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  #43  
Old 11-10-2004
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New pics, of my truck, Overcast day

https://www.ranger-forums.com/forum/...?p=35911#35911

half way to getting my winter rims/tires on
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  #44  
Old 11-10-2004
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im going to pretty much park the truck.
only drive it once in a while

but i will probably be close to spring before it comes out of the shop so it doesnt really matter to much
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  #45  
Old 11-28-2004
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damn i hate winter...not so much snow...but ICE...damn that stuff...last year my truck ended up in an 8 foot HOLE...not a ditch...a HOLE and i almost flipped it....2 grand later i'm fixed and now i'm all nervous about winter this year....i'm gonna do the sandbag stuff, and undo my airbox mod....try to park in the garage....stock up on cartons of smokes and dip and camp it out....
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  #46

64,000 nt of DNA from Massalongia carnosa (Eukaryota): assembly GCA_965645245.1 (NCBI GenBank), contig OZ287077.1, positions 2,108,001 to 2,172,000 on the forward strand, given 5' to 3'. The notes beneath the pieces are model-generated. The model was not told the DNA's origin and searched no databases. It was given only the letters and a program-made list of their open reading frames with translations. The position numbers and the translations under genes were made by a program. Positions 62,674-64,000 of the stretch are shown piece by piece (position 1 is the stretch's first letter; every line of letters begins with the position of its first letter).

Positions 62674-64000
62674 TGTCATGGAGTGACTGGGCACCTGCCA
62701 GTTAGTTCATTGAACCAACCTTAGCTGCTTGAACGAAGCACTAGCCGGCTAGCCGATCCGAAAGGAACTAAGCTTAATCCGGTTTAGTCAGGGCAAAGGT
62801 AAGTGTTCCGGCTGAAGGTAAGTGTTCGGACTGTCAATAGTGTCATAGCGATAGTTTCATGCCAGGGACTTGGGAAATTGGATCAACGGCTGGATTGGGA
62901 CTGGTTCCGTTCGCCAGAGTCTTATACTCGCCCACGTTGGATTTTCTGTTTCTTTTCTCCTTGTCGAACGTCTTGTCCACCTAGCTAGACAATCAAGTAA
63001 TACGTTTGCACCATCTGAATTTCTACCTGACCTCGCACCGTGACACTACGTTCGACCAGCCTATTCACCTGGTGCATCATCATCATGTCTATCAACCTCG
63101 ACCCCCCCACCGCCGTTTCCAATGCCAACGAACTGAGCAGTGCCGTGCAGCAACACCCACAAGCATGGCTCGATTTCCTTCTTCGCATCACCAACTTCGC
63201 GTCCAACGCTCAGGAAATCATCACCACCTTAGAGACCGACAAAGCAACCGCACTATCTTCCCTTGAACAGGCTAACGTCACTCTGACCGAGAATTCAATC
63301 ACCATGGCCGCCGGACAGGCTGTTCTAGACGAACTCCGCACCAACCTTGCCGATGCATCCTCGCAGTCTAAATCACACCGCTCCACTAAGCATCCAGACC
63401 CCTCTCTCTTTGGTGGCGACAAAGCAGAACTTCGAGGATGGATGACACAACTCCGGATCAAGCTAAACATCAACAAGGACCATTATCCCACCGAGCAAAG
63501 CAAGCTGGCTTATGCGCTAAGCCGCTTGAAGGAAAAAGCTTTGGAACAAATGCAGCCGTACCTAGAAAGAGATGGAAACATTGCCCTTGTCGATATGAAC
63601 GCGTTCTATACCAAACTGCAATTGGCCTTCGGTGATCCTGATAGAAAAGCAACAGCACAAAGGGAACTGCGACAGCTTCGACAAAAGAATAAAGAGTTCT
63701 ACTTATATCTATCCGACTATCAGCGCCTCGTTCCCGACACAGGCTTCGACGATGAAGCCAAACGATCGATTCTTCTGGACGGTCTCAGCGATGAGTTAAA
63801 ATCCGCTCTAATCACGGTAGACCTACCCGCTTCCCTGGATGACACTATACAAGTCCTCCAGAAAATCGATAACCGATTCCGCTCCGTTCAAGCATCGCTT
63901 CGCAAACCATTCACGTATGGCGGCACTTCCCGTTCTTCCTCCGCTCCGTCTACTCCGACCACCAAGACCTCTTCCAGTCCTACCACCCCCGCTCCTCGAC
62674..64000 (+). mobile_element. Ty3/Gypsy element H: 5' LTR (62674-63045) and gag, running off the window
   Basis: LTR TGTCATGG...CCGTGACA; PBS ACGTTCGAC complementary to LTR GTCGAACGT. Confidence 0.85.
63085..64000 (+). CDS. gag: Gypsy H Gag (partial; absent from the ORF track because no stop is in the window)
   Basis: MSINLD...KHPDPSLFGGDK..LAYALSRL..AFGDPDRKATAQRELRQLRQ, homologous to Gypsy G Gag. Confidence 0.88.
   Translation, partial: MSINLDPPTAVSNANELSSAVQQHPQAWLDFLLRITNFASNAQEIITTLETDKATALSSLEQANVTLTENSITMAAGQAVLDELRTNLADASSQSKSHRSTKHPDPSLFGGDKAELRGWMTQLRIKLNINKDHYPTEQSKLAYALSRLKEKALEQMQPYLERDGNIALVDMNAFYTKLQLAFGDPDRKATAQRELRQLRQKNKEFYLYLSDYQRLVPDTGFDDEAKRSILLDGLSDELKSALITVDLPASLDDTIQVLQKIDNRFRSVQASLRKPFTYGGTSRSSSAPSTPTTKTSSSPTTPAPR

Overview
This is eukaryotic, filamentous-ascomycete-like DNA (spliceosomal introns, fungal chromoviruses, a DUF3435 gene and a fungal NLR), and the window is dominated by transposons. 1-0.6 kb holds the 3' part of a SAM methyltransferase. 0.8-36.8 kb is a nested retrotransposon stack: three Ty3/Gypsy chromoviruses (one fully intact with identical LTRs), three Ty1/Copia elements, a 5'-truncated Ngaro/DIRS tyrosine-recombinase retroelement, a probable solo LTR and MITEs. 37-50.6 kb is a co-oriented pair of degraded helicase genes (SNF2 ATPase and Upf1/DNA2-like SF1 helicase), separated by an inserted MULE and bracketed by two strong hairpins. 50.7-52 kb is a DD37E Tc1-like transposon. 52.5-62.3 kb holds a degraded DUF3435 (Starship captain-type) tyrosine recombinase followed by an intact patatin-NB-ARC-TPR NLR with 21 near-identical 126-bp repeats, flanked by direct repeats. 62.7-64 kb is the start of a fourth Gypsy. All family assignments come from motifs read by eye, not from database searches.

Old 11-29-2004
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While I read this thread i noticed how you are arguing about the sand bag placement, well if you put all of the weight in one spot say the front of the bed like fireranger said and you count the extra weight of the cab, driver, passanger, and engine, you have one really heavy front end and nothing on the back which sounds like to me it would spin out even easier. so with this said wouldn't it be better to put the weight by the tailgate and help the weight distribution a little. but at the same token too much weight in the rear will cause the front to have less overall weight on the tires therefore some weight would help but too much would make the truck handle worse.IMO
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  #47  
Old 11-29-2004